Eight years ago this month, Marcia Villarreal and her husband Gil welcomed a daughter to the world.
“She was wrapped in blankets right away after she was born, and at the time we didn’t know whether she was a girl or boy yet,” recalls Villarreal, already a mother to two boys and stepmom to a third. “We felt very thankful to be having another child at all, but we’d been hoping for a girl. So when we met her for the first time, we felt so grateful. So blessed.”
As happy as the family was after the baby’s birth, Villarreal recognized the experience as a bittersweet one. Before her daughter—her last child—was born, she had suffered four miscarriages over the course of about six years.
“For our family, there was something that felt redemptive about our daughter’s birth after our losses,” she says. “But we know that so many others never get that chance.”
Miscarriage is defined as the spontaneous loss of a pregnancy before 20 weeks gestation. According to national estimates, approximately 15 percent of known pregnancies in the U.S. will end this way—with even more likely happening in mothers unaware. The majority of miscarriages occur in the first trimester, as they are far less common beyond 12-13 weeks. (The loss of a child after 20 weeks is known as stillbirth, which occurs in about one percent of pregnancies nationwide.)
In 2010, long before her daughter was born, Villarreal experienced two of her miscarriages during that calendar year. She and her husband were heartbroken, feeling alone, and struggling to make sense of their losses without much support.
“At that time there were no resources in the valley that we could find to help us get through the pain,” she recalls. “Aside from paying for private counseling, there weren’t any groups or other services for parents in our situation. What we needed was a community of people who understood what we were going through.”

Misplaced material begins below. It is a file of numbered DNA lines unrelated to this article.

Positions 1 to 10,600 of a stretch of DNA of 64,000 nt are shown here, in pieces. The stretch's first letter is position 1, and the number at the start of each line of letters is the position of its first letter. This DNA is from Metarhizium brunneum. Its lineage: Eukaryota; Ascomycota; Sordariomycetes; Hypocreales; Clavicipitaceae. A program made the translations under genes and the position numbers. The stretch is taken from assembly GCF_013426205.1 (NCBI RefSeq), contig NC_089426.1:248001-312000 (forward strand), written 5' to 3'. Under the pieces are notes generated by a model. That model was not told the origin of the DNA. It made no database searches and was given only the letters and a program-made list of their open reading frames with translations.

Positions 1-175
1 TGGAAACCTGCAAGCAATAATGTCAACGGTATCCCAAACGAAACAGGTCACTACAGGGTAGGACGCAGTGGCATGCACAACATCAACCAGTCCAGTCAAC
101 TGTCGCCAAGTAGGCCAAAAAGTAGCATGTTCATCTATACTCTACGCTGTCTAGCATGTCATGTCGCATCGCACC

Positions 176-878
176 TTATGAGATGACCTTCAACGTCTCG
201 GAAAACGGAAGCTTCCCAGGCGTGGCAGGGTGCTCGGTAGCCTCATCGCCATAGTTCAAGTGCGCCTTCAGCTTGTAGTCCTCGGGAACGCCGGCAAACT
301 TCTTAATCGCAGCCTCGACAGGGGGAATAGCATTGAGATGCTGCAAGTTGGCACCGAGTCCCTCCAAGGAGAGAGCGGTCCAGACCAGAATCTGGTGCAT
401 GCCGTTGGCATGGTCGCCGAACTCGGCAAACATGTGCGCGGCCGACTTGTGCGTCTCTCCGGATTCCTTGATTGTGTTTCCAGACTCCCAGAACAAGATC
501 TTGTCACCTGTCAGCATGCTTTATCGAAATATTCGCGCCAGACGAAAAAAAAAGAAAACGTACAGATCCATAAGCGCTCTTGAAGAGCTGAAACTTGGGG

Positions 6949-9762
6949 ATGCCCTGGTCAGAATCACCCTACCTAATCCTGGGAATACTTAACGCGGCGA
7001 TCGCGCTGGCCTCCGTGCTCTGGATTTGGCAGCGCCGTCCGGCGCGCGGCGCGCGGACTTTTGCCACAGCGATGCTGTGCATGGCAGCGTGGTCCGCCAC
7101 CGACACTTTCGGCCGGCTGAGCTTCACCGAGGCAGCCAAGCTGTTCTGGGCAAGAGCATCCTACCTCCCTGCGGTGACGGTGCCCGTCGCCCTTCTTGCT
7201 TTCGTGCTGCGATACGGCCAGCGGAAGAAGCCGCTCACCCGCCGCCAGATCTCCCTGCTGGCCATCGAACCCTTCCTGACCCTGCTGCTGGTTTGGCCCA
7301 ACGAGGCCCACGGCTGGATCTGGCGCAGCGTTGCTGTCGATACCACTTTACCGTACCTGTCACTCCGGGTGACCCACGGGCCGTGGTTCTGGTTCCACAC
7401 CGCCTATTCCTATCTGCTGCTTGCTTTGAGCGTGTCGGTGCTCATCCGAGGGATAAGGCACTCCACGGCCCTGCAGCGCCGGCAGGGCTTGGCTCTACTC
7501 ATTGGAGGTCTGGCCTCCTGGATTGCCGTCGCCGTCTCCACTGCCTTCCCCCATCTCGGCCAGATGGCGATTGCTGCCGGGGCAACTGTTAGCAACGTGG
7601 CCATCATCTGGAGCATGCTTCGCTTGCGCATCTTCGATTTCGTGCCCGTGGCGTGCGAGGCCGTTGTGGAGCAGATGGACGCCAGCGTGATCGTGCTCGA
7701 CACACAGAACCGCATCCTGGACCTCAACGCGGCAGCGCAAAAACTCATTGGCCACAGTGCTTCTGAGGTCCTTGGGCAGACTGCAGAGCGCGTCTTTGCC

Villarreal connected with a childhood friend, Amanda Emerson, who was also experiencing pregnancy loss. Together they felt led to start a group for local families like theirs, providing support, education, and resources for healing. By August 2011 the group held its first public gathering, and has been going strong ever since.
“We named it One Moment,” Villarreal recalls. “We wanted to encompass all situations, all emotions, all kinds of pregnancy-related losses. It’s the one moment you see the positive lines on the pregnancy test, or negative ones if you’re struggling with infertility. The one moment you first see your baby on an ultrasound. The one moment they tell you there’s no heartbeat. The one moment you say hello and goodbye to your stillborn child. The days of being worry-free are over once you experience a loss, so we wanted our name to reflect the ‘moments’ that change your life forever.”
Although Emerson is no longer involved with One Moment, Villarreal has stayed on, carrying the group toward its 10th anniversary this year. The organization has expanded into a full-fledged 501(c)3 nonprofit that provides numerous regular services to the community.
“We hold our Walk For Hope every September, when families gather to honor and celebrate their babies who are no longer with them,” Villarreal says of the annual event now held at her family’s property in Silt. “We’ve developed incredible relationships with other parents over the years and been able to connect in ways that are difficult to explain.”